But you know, pick any mission. I’m enjoying the last few years of Hubble as well. I’ve grown up with the Hubble Space Telescope and hopefully we’ve got a few years left of Hubble. But just the images that are coming down from that [are fantastic], especially now it’s doing big surveys, so spending a long time looking at patches of the sky or looking at a whole host of similar galaxies, and that really lets us piece together the physics and science of what’s happening, and all of that data is sitting there waiting to be mined by people. That’s really exciting too.
AAS: On that note, are you excited about the James Webb Space Telescope, the so-called Hubble successor due to launch in 2018?
Lintott: Yeah, I’m excited about JWST, it’s still a few years away so it’s a bit early. I think people have to realise that the James Webb is a very different telescope from Hubble, Hubble’s very much an astronomer’s telescope, it observes in the optical, in the infrared and the ultraviolet, and it’s designed to do pretty much all kinds of science. It can look at Jupiter as well as it can look at the distant universe. JWST is a telescope with at least initially one mission, it’s going to look at the very early universe, and it’s going to see the light maybe from the first stars, or at least the light from them exploding at the end of their lives, and so the scientist in me thinks that’s going to be amazing. It’s beginning to be a bit of a problem that we don’t understand how the beginning of the universe happened. But the images will be spectacular, but they’re not going to be quite what we expect from Hubble. So we need Hubble to keep going as long as possible, then we’ll take a break, and then we’ll enjoy JWST for what it is. Don’t load the pressure on it being Hubble’s successor, though! It’s its own mission. And it better succeed. US astronomy has basically bet the entire NASA astrophysics budget on JWST, there’s not much else going on in the US, and so we desperately need that to launch and to work well because the subject’s future at least in America depends on it.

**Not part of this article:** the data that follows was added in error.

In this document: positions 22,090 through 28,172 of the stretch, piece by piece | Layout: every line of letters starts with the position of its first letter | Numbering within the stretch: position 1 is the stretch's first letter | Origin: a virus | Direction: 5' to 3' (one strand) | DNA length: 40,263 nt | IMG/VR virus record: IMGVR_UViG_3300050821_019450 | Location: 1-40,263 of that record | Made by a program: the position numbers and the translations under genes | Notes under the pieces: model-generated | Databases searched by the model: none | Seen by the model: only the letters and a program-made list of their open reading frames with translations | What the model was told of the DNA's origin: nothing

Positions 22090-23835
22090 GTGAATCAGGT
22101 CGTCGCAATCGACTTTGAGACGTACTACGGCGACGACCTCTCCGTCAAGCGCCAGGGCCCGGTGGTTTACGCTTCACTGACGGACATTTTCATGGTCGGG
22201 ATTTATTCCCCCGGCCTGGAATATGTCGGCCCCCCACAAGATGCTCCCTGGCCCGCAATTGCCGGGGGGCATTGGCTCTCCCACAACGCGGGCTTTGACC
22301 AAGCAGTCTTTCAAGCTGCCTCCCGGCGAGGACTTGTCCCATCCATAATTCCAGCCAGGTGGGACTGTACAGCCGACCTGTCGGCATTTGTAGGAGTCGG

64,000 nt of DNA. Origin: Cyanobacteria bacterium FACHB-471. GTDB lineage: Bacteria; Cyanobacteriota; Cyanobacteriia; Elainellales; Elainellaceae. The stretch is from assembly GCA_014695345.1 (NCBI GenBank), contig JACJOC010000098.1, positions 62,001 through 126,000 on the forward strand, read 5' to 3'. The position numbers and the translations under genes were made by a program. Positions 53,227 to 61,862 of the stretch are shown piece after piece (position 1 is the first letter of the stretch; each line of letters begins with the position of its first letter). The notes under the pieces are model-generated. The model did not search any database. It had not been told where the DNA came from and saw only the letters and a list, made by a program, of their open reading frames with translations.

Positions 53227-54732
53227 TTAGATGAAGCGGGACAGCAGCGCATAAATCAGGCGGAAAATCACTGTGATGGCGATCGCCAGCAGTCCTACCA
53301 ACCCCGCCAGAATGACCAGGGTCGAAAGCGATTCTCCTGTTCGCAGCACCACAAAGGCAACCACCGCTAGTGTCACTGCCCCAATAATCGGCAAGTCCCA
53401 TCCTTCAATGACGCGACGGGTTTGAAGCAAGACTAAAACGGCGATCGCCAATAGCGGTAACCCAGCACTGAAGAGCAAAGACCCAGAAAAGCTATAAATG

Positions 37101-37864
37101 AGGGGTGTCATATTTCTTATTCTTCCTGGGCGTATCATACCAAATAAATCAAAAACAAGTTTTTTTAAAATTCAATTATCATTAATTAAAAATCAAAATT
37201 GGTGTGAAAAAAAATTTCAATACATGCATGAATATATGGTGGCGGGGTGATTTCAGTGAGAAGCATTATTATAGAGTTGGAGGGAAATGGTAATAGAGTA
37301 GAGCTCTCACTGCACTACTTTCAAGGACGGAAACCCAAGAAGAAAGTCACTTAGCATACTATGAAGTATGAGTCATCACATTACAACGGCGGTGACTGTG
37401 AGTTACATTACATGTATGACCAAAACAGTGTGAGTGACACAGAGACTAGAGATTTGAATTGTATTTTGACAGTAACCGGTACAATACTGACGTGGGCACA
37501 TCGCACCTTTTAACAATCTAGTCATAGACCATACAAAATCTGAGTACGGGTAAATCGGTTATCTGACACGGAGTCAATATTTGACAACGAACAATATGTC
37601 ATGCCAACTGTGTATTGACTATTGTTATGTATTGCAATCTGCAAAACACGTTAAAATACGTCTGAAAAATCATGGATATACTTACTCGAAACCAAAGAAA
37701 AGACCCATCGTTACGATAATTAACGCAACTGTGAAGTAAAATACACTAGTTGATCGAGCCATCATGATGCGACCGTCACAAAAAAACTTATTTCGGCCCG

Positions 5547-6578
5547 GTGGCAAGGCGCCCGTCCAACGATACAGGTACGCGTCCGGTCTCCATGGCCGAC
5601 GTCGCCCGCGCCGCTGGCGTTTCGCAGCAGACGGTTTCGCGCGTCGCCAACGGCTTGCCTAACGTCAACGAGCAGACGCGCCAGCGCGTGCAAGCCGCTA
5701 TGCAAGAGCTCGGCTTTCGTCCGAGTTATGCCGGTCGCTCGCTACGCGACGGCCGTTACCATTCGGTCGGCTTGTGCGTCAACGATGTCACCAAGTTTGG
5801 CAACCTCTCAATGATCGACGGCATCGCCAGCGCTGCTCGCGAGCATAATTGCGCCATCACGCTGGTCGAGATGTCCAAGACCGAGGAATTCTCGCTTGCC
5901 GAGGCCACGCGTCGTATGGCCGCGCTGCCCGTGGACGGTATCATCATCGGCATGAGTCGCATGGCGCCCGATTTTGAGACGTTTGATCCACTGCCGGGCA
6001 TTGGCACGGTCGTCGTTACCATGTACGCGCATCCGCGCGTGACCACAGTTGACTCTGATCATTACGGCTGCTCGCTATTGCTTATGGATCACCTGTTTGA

AAS: Finally, what do you make of the discovery of the nearest planet to Earth, Alpha Centauri Bb? Was it a surprise to you to find such a world?
Lintott: I’m often not that surprised, I sorted of know what’s coming when I open my inbox and see the press releases, but this one made my jaw drop. I knew there were a couple of teams that had been looking for a planet around Alpha Centauri but again it makes you start thinking of sci-fi. This is a planet just 4 light years away. You have to realise 4 light years is still a long way; if you took the fastest spacecraft humankind’s ever built and you set it towards Alpha Centauri it would still take 75,000 years. But you start speculating about all sorts of different technologies for getting up to speed, you start thinking about how you might accelerate the spacecraft, and you could think about getting there in centuries. It begins to feel possible that we could go and visit a different solar system. That’s really cool. I think we should launch a probe now, even if it’s going to take hundreds of years to get there. Just knowing it’s on the way would be inspiring.
Dr Chris Lintott was speaking to All About Space at the launch of his new book, The Cosmic Tourist, co-authored with Dr Brian May and Sir Patrick Moore.